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Our Process

We utilize an eight step process to assist with WSCC implementation which was adapted from the CDC’s guidelines for implementing CSH.



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  Secure and maintain administration support

step 1Secure and maintain administration support

Leaders provide support by incorporating health in the school's or organizational vision and mission statements; appointing someone to oversee school health; allocating resources; and communicating the importance of wellness to students, school staff, and parents.


Lessons learned:

  • It is helpful to outline a plan during a slower point in the year.
  • Administrative support is critical to successful initiatives.
  • It is important to find common goals.
  • Quick conversations are important in this effort.
  Establish school leadership team

step 2Establish school leadership team

These teams should include school administrators, parents, students, and community representatives involved in the health and well-being of students. School leadership teams should include a site administrator, an identified school health coordinator, and teachers.

Lessons learned:

  • Identify a consistent meeting date, time, and location.
  • Develop a communication plan to reach out to team members.
  • Distribute tasks in an effective manner.
  • Be sure to follow-up.
  Identify a school health coordinator

step 3Identify a school health coordinator

The school health coordinator (SHC) helps maintain active school health councils, facilitates health programming, organizes activities addressing the WSCC components, and facilitates actions to achieve a successful, coordinated school health system (e.g., policies, programs, activities, and resources).

Lessons learned:

  • Have an application process in place for the SHC role.
  • Plan and schedule training and planning time for SHC.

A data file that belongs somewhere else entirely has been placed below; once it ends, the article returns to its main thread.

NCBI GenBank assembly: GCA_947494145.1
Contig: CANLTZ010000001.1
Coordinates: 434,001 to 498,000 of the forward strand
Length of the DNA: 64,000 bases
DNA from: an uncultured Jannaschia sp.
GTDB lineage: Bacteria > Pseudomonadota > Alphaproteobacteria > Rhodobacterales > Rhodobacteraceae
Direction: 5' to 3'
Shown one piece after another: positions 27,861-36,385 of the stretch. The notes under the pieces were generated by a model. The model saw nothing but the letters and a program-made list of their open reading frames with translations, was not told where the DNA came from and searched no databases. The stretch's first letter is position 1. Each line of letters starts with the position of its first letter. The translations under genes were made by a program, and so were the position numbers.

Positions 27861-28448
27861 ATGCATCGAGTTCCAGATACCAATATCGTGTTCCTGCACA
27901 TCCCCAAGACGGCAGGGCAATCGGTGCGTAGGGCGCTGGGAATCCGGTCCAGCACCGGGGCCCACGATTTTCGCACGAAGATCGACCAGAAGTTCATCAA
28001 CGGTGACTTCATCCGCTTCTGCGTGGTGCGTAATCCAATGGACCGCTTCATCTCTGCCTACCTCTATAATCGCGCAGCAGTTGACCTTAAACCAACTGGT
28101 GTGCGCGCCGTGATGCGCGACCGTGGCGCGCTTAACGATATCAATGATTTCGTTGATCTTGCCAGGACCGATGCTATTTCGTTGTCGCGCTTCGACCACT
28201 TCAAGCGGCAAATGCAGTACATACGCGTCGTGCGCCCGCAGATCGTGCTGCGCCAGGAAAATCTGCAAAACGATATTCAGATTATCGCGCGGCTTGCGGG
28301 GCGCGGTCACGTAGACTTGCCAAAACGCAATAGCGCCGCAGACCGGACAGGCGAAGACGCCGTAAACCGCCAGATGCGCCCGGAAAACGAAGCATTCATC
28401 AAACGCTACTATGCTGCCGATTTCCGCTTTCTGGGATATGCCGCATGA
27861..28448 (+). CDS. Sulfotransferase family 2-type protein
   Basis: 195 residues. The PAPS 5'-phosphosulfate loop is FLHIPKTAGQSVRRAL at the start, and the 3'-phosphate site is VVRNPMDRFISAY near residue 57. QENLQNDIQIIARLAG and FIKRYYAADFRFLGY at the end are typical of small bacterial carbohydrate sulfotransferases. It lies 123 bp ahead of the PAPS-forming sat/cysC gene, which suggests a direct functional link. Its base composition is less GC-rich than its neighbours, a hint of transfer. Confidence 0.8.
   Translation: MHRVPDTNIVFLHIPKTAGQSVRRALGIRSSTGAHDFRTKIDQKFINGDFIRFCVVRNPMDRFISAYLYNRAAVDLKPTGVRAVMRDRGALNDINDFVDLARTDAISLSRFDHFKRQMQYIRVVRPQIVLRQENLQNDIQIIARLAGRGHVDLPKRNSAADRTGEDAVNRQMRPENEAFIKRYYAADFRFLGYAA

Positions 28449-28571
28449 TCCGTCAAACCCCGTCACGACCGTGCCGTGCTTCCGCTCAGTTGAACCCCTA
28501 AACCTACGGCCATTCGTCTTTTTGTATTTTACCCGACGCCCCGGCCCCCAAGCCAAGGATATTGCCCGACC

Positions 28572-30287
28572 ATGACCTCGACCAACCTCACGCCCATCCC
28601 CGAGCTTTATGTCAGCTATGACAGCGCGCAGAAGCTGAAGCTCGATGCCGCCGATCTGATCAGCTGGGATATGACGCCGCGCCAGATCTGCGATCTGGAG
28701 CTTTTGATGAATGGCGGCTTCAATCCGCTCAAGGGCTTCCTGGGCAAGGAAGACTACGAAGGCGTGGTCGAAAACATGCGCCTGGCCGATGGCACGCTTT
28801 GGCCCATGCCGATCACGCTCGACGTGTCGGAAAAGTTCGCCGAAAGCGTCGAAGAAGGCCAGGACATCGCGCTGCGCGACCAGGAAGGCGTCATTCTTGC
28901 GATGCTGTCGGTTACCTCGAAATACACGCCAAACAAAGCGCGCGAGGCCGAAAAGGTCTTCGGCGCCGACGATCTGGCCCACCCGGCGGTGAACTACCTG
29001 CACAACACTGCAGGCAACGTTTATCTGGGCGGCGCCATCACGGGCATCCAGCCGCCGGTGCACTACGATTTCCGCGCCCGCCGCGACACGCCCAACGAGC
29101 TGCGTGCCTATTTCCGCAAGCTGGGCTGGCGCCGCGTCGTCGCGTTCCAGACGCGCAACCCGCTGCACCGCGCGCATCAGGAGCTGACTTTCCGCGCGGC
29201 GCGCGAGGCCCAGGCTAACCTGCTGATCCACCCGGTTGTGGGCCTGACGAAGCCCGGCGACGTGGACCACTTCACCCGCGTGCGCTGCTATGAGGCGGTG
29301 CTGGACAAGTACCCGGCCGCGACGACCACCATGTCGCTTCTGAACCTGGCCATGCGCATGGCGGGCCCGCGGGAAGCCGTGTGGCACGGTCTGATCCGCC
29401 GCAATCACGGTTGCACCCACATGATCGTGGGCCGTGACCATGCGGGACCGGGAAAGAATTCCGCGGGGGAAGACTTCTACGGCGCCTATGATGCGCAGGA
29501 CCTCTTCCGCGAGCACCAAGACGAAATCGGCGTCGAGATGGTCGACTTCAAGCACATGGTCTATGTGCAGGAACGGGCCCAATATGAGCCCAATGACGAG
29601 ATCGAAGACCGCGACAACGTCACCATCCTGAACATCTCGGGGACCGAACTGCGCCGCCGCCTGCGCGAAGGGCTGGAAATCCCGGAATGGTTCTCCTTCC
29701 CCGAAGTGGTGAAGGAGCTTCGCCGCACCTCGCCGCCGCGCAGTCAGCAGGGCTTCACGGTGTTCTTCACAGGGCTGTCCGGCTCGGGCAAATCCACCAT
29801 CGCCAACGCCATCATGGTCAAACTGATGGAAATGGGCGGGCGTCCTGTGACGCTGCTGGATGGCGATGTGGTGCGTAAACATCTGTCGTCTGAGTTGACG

• Focus on integration for school health teams.
  • Time is a barrier.
  Develop a plan

step 4Develop a plan

The plan should present a strategy for achieving health promotion goals and fit into a school's overall improvement plan to link health with learning outcomes.

Lessons learned:

  • Broaden the scope of the action to show the work of all school based teams.
  • Work to ensure the plan is sustainable.
  • School health teams should be involved in plan development.
  • Distribute responsibilities evenly.
  Implement multiple strategies and multiple components

step 5Implement multiple strategies and multiple components

Each WSCC component employs a unique set of strategies. Coordination is necessary so every strategy can be used to address health behaviors and improve student learning.

Lessons learned:

  • People can be protective of their area.
  • Many people are working on similar initiatives.
  • Building relationships and trust is important.
  Focus on students

step 6Focus on students

The focus of the WSCC model is meeting the education and health needs of students, and providing opportunities for students to be meaningfully involved in the school and the community.

Lessons learned:

  • Students must be part of the whole process
  Address priorities

step 7Address priorities

Schools can implement policies and programs to help students avoid or reduce health-risk behaviors that contribute to the leading causes of death and disability among young people as well as among adults.

Lessons learned:

  • Develop strategies to address identified issues.
  • Use a consistent measurement tool.
  • Incorporate quantitative and qualitative data.


  Professional development for staff

step 8Professional development for staff

Professional development provides opportunities for school employees to identify areas for improvement, learn about and use proven practices, solve problems, develop skills, and reflect on and practice new strategies.

Lessons learned:

  • Whole school engagement is important.
  • Application of the process is a challenge.

If you have any questions about the WSCC model and how it is used to inform programming at Children’s Wisconsin, please contact

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